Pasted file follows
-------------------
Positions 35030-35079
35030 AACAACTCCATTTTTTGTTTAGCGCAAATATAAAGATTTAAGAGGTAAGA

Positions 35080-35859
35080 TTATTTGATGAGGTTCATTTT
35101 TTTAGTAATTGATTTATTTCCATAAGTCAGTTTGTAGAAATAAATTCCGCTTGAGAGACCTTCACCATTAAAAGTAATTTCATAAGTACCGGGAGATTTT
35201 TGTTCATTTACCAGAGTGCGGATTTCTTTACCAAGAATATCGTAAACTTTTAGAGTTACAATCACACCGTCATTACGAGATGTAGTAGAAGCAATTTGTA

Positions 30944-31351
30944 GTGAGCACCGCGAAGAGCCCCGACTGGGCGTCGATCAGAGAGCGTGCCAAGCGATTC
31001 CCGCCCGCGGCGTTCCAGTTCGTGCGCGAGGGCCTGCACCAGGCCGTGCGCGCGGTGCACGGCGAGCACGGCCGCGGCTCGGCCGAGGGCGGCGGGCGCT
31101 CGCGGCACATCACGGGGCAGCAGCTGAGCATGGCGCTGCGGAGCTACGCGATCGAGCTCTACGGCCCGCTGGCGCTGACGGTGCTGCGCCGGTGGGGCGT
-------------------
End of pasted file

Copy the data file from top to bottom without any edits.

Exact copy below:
Positions 35030-35079
35030 AACAACTCCATTTTTTGTTTAGCGCAAATATAAAGATTTAAGAGGTAAGA

Positions 35080-35859
35080 TTATTTGATGAGGTTCATTTT
35101 TTTAGTAATTGATTTATTTCCATAAGTCAGTTTGTAGAAATAAATTCCGCTTGAGAGACCTTCACCATTAAAAGTAATTTCATAAGTACCGGGAGATTTT
35201 TGTTCATTTACCAGAGTGCGGATTTCTTTACCAAGAATATCGTAAACTTTTAGAGTTACAATCACACCGTCATTACGAGATGTAGTAGAAGCAATTTGTA

Positions 30944-31351
30944 GTGAGCACCGCGAAGAGCCCCGACTGGGCGTCGATCAGAGAGCGTGCCAAGCGATTC
31001 CCGCCCGCGGCGTTCCAGTTCGTGCGCGAGGGCCTGCACCAGGCCGTGCGCGCGGTGCACGGCGAGCACGGCCGCGGCTCGGCCGAGGGCGGCGGGCGCT
31101 CGCGGCACATCACGGGGCAGCAGCTGAGCATGGCGCTGCGGAGCTACGCGATCGAGCTCTACGGCCCGCTGGCGCTGACGGTGCTGCGCCGGTGGGGCGT